Kanlurang Bungtod (North Slope) lied on top of the west slope of Dako nga Ilihan. The location was chosen due to its vantage point of the sea. In this part of the site, Xy Azurin, Marian Carlos, Xian Claver, Joolia Demigillo, and Lian Domingo uncovered metal slags, charcoal pieces and animal bone fragments.

Katunga/Tunga sa Ilihan (Middle of the Natural Fortress) is located at the northern part of the site and it was believed to have been a burial site. Significant finds in this area were obsidian core, bone fragments and stone beads. Meg Forteza, Ina Fuentes, Jovee Jao, Aliette Mesa, and Cholo Olaguer excavated in this trench.

In addition to these four major trenches, two test pits were set up with the help of Ms. Anna Pineda in order to have a clear look at the sites’ strata at the site’s highest point and to investigate the local’s claim of the trench location as an area containing human remains.

Through the whole course of the excavation, the local government of Initao provided assistance through Mr. Tata Torres, of its Engineering Department, Jing Sanso, and Mr. Romel “Balete” Jarales who is the caretaker of the Dako nga Ilihan. They provided much help in attending to the logistical needs of the class and were a source of local folklore. They also took to the learning of Archaeology and its processes by observing and participating in the excavating.

A series of lectures were given both by the field director, several archaeologists and professors who are experts in their different fields of study. Dr. Neri and his team in Alubijid gave lectures on the different shells, beads and man-made materials that we may find at Dako nga Ilihan and the different archaeological sites in Misamis Oriental. Meanwhile, Professor Arnold Alamon, faculty of Sociology in Mindanao State University in Iligan City, shared his knowledge on the political economy of Mindanao through his ethnographic study of northern Mindanao roads. His presentation provided a context to the urban center-municipal-periphery interconnection, providing a segue from the Urban Anthropology field work in Cagayan de Oro to the municipio of Initao. All of these are crucial in our analysis and in furthering our understanding of the site and its archaeology.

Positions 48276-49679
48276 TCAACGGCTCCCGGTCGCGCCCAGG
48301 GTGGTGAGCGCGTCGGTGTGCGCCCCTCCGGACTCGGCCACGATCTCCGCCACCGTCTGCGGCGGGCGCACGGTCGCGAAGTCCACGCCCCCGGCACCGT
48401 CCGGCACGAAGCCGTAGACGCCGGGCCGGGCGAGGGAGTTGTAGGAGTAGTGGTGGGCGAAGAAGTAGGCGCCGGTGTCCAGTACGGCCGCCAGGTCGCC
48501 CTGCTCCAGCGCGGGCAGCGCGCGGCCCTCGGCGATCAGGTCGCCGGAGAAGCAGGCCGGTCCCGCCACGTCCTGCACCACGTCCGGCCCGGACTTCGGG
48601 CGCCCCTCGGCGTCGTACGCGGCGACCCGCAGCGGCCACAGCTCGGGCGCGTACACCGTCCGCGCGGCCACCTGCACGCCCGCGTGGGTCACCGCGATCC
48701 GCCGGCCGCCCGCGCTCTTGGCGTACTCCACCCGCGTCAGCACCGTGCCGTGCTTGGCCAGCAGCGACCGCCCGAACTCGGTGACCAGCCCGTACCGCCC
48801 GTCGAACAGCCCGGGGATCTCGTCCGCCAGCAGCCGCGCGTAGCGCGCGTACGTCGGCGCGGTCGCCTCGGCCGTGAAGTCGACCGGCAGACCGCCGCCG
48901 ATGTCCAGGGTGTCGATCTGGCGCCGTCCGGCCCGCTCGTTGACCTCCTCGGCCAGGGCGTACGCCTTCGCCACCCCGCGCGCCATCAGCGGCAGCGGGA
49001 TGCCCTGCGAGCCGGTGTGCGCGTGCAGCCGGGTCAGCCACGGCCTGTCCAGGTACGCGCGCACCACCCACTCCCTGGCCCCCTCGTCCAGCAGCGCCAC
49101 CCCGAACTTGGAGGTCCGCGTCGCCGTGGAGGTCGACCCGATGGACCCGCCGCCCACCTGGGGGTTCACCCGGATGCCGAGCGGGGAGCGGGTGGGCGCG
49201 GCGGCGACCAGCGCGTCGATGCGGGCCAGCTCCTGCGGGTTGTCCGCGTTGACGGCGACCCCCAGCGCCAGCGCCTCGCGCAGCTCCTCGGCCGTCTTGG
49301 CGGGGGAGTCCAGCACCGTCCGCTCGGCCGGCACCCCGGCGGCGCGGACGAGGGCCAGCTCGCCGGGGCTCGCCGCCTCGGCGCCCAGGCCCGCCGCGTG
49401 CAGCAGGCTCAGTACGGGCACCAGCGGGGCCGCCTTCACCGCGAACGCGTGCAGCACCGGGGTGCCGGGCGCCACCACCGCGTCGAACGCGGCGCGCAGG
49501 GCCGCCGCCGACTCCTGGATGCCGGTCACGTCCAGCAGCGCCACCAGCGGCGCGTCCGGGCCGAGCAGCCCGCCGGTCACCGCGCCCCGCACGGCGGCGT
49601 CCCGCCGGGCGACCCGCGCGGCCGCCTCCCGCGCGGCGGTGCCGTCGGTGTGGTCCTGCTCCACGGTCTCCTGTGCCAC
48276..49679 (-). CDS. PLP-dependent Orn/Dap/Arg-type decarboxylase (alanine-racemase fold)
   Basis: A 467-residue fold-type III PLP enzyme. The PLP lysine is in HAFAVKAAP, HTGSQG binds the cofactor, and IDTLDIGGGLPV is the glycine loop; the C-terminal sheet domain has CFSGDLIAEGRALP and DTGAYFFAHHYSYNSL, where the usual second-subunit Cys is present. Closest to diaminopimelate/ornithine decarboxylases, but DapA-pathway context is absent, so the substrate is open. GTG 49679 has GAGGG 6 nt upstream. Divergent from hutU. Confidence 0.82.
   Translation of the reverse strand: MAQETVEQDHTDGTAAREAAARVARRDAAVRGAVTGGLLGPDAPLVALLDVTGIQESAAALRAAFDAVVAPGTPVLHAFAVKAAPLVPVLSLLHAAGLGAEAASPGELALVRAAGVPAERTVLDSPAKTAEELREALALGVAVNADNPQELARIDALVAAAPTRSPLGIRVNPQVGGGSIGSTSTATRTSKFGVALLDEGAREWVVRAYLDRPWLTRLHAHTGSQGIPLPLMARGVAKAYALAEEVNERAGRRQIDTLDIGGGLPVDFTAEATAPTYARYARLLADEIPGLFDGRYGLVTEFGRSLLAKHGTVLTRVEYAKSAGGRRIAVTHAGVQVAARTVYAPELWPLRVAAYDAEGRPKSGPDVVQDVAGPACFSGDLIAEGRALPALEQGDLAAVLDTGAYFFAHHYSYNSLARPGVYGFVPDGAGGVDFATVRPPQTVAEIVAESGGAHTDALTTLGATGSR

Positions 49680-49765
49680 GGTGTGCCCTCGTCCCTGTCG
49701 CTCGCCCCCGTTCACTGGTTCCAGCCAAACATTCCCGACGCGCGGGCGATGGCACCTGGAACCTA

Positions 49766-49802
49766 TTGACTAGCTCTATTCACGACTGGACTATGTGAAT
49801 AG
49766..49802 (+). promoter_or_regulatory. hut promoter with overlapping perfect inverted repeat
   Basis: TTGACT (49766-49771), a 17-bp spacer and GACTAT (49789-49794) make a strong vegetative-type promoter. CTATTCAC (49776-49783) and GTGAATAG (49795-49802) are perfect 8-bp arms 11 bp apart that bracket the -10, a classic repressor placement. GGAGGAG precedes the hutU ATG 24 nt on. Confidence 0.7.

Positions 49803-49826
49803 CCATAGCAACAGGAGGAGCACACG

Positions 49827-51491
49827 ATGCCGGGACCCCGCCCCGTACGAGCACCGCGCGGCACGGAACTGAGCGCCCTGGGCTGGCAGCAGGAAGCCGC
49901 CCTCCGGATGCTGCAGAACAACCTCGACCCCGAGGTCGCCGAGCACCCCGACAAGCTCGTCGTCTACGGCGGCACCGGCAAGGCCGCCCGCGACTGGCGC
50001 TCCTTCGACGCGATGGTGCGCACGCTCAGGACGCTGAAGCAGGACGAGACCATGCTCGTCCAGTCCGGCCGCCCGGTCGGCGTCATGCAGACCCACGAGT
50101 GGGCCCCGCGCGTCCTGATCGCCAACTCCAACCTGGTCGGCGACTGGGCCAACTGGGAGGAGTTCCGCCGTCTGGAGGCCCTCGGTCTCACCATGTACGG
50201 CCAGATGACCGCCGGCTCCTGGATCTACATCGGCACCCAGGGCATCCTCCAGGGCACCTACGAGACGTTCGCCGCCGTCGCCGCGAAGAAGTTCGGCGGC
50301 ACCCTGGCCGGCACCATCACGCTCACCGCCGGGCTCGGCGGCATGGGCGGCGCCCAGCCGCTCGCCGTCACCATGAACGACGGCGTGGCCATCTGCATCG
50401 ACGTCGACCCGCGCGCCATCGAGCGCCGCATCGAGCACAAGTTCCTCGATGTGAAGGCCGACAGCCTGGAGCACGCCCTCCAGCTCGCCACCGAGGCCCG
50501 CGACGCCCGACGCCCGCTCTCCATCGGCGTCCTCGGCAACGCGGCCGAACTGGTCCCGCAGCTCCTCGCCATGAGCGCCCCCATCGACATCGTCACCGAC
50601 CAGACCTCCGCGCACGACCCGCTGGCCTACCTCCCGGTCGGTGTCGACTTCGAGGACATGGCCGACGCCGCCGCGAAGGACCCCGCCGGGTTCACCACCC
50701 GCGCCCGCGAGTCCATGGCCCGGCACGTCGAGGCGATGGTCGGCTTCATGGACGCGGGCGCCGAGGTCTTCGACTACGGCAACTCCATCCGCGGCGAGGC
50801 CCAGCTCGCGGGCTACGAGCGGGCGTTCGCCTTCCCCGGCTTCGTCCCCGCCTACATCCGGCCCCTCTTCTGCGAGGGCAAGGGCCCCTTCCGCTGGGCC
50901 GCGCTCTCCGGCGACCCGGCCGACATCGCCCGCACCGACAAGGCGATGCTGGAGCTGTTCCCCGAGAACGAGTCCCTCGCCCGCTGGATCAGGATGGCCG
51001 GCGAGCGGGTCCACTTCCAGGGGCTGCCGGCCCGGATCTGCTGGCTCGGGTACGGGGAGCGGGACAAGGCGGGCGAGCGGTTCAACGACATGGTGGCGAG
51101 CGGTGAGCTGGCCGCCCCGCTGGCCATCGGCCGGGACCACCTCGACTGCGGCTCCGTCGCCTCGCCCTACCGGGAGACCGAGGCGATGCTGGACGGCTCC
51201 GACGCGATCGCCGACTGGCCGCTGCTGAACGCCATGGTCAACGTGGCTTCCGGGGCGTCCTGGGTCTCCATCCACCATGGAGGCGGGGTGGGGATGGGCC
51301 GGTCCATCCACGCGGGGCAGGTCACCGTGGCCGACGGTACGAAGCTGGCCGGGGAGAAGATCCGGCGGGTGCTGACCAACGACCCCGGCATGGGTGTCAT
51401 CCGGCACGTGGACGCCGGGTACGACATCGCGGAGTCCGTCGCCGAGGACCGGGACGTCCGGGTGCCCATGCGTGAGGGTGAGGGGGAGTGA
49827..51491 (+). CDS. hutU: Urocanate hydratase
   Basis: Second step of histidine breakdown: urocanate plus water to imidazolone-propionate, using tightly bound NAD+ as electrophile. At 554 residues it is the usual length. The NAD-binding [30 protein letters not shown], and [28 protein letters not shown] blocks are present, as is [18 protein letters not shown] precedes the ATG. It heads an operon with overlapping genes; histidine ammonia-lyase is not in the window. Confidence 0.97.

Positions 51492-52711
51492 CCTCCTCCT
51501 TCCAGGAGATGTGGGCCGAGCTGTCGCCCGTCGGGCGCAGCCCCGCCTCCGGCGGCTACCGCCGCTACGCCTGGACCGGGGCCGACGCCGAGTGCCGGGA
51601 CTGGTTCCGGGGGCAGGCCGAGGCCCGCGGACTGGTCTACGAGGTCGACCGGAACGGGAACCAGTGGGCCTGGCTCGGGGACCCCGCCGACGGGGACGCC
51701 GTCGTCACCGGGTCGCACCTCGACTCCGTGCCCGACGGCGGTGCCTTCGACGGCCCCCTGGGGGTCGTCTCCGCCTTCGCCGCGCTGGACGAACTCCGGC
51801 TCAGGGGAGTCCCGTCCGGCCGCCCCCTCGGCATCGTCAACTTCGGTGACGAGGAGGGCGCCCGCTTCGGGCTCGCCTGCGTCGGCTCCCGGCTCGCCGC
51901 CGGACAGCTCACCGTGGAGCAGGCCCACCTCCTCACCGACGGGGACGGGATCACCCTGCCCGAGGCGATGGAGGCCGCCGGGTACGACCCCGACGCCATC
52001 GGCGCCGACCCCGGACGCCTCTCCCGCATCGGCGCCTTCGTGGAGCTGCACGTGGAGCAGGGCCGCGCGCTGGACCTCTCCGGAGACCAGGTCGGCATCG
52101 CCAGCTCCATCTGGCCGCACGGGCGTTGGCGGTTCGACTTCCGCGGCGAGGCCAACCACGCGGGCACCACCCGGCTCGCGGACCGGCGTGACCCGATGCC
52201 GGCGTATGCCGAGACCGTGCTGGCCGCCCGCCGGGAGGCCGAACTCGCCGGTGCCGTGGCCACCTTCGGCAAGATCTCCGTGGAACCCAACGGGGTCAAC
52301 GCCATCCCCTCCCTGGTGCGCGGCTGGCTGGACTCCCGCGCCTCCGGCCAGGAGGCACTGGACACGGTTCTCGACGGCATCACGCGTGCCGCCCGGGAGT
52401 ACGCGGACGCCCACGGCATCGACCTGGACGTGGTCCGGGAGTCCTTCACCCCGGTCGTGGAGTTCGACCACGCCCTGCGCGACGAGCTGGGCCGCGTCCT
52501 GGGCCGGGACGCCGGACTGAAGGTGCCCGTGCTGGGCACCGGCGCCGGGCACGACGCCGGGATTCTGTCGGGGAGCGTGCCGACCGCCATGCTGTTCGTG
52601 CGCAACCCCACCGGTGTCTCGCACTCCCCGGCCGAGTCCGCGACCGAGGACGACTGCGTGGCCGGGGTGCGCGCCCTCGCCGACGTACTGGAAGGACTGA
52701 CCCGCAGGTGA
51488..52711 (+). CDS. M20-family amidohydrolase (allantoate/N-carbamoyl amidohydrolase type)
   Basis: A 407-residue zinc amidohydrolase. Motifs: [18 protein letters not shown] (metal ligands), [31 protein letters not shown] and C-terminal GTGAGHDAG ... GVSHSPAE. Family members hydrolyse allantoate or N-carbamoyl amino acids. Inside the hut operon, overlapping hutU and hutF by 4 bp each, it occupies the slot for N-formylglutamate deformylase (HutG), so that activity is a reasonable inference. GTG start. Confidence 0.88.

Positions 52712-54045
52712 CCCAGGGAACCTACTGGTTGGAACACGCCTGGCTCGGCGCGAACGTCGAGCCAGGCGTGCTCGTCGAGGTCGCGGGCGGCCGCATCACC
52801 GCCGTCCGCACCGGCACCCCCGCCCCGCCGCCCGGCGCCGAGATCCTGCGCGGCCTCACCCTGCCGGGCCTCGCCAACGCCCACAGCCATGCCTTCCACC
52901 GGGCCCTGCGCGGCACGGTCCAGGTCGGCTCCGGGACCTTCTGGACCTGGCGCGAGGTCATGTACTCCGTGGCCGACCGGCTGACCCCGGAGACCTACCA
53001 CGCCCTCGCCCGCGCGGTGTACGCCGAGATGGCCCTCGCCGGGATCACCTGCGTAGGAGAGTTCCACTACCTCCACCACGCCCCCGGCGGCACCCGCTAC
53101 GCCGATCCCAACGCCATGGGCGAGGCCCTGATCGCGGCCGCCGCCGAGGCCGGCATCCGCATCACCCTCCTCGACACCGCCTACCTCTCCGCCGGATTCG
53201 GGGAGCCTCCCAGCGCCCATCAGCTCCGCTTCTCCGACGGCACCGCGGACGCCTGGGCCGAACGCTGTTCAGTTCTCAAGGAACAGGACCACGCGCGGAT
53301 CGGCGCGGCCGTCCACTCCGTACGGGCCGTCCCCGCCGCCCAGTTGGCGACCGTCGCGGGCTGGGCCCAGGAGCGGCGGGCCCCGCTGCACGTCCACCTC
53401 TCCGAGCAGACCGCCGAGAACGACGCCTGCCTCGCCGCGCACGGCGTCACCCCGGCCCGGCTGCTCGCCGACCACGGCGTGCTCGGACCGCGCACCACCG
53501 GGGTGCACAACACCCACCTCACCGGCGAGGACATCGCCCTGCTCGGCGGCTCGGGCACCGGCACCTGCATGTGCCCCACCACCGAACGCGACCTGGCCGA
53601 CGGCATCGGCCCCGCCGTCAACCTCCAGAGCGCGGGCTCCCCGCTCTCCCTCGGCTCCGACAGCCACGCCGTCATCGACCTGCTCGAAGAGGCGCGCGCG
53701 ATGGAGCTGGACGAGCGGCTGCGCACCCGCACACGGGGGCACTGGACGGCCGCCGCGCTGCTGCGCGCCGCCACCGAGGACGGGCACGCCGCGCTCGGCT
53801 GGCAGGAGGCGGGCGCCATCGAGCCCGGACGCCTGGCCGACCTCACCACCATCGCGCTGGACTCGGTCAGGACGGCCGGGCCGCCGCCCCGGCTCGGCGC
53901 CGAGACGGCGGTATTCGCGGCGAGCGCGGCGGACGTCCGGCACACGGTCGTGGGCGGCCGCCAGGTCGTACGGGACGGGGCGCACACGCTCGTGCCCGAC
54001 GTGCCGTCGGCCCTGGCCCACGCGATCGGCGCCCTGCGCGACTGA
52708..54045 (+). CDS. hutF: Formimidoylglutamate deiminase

Fieldwork is more than just being out there

AFS 2014 Field Notes: Archaeology in Action

Learning in the field school is an understatement. There is a lot that each member of the field school can share – may it be reflections and realizations about the place, people, issues and the self.

In our archaeological excavation, we learned that the active participation and interest of the local government unit in pushing the efforts of piecing cultural history together helps in preserving the municipality’s heritage. This inspires work with the realization that the result of the academic work can be of use to the building and the strengthening their group identity as well as contributing to the tourism of their district.

As we went about each day, waking up with the beautiful view of the beach and the warm greeting of Initaonons, then ending the day with a hike, we learned to acknowledge everyone’s efforts and work in reaching our common goals and objectives for the field school. In a span of two weeks and a half, a lot of things were realized and pondered on. We came to understand how the simplest things are in turn one of the most important ones. We, for the most part, learned how our cooperation coupled with passion to do this academic work for the people of Initao is a very big thing in itself and that this initial step can go a very long way for the municipality.